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12 May 2020

Article One

Assessing the human rights impact of the Facebook platform in Sri Lanka

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Article One repeatedly heard that Facebook had played a powerful role when it came to free expression and civic engagement... Despite frequent public criticism... the majority of stakeholders engaged, including Sri Lanka-based human rights advocates, defended the platform and argued that its value to the country—if managed appropriately—was significant... 

... One major source of salient human rights risk... is the spread of rumors and hate speech to incite violence against Muslim minorities... Article One’s assessment showed that the Facebook platform contributed to spreading rumors and hate speech, which may have led to “offline” violence... Facebook’s platform was used for gender-based hate speech and harassment..., non-consensual sharing of images in public..., and non-consensual sharing of intimate images... The Facebook platform simultaneously provides a safe space in which LGBTQ+ individuals can communicate and organize... and also a space in which anti-LGBTQ+ hate groups can form and spread viral and vicious campaigns... The... platform has been a powerful tool for activism, but aspects of its use present ongoing risks to human rights defenders who may face harassment and surveillance of their online activity...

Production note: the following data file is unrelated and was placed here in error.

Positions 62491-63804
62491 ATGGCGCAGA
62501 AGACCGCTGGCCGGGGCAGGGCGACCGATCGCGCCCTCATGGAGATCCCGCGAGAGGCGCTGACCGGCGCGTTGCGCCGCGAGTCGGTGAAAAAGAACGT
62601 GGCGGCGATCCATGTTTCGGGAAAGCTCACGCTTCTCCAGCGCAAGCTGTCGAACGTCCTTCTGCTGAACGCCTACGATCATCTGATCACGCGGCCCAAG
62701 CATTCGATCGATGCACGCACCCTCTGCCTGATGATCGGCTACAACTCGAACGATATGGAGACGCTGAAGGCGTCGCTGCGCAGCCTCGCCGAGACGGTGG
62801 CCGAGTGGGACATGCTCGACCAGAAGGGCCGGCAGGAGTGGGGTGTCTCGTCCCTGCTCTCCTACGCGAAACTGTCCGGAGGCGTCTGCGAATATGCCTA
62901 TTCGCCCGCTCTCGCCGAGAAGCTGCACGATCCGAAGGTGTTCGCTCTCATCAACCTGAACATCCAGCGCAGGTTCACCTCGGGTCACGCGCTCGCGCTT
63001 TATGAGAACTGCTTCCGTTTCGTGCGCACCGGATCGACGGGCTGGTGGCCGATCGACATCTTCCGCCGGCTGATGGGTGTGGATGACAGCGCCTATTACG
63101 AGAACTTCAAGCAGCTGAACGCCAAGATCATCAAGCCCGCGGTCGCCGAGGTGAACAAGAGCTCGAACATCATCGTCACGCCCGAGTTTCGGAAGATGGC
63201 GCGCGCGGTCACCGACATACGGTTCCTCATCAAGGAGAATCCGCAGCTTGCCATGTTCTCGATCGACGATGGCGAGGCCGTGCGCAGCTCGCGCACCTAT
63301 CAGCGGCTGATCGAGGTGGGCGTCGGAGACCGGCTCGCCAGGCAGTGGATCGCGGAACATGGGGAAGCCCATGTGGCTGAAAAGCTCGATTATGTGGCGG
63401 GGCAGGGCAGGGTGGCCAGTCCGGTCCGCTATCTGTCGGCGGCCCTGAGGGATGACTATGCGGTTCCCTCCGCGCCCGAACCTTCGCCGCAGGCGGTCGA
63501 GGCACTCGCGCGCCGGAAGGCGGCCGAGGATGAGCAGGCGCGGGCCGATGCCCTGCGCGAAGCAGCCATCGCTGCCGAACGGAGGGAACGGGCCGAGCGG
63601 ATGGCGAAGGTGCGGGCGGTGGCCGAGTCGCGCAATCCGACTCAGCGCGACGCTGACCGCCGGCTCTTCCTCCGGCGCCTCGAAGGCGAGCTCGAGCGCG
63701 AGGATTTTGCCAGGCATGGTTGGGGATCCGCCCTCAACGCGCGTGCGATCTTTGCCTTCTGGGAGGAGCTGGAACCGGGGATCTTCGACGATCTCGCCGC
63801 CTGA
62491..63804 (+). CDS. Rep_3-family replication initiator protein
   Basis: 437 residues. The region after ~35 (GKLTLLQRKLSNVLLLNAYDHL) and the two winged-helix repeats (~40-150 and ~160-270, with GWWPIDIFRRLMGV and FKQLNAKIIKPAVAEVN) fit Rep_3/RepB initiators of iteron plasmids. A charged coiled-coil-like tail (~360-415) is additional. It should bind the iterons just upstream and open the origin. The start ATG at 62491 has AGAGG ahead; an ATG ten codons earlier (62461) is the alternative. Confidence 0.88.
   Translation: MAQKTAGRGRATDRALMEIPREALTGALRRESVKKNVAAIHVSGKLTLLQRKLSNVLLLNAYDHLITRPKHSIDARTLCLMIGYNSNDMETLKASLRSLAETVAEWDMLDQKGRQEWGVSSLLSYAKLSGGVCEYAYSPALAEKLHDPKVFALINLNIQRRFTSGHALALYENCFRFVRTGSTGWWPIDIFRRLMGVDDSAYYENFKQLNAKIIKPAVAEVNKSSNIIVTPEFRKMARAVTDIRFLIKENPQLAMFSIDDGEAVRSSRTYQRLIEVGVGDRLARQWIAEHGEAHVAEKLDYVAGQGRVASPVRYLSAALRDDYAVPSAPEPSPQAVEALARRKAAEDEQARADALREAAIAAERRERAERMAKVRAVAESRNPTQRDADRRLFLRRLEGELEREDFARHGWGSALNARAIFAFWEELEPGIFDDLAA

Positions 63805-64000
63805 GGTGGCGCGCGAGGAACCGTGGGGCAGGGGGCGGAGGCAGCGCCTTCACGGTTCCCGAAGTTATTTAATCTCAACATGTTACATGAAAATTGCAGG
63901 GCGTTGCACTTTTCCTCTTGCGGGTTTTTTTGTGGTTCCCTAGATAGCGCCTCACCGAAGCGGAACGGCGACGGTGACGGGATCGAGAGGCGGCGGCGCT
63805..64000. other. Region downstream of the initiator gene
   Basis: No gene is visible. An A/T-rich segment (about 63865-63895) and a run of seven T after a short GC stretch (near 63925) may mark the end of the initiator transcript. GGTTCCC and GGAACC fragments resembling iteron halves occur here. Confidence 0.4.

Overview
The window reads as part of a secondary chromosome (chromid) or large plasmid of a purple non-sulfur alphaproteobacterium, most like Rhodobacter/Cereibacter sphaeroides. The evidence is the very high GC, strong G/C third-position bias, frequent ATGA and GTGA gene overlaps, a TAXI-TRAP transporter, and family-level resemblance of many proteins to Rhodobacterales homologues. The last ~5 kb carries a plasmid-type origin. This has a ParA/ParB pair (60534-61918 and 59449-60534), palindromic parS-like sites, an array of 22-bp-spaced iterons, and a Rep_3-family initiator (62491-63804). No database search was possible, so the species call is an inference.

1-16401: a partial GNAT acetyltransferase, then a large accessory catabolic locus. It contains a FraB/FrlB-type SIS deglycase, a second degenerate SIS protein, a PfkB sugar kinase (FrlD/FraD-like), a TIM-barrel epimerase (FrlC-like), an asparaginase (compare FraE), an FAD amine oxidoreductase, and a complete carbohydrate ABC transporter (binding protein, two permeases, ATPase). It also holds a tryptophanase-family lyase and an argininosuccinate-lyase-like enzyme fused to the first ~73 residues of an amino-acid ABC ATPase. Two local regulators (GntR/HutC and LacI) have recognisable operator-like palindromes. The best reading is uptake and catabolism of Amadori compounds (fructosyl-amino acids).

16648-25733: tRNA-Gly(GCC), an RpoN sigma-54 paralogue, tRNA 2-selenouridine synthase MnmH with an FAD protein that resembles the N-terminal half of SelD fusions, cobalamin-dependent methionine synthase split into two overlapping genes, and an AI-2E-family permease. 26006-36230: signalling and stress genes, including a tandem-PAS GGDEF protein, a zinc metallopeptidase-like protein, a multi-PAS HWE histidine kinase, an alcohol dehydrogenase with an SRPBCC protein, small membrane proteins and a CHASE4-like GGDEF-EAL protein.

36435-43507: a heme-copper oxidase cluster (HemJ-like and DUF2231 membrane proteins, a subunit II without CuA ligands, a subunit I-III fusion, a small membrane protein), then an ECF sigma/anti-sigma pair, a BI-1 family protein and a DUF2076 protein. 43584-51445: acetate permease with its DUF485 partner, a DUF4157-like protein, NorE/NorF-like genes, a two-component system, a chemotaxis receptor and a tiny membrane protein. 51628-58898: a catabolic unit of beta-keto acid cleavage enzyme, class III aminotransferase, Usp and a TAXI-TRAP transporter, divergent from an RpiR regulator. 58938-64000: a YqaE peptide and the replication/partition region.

... Facebook’s lack of formal human rights due diligence in Sri Lanka prior to this HRIA and the limited cultural and language expertise among Facebook staff at the time of the May 2018 Kandy incident may have contributed to offline harm stemming from online engagement... [T]he majority of civil society organizations engaged by Article One stated that they had tried to engage Facebook regarding the misuse of its platform... Article One repeatedly heard allegations that Facebook did not respond to these calls promptly, and that the company was largely unresponsive until the government shut down of social media in March of 2018.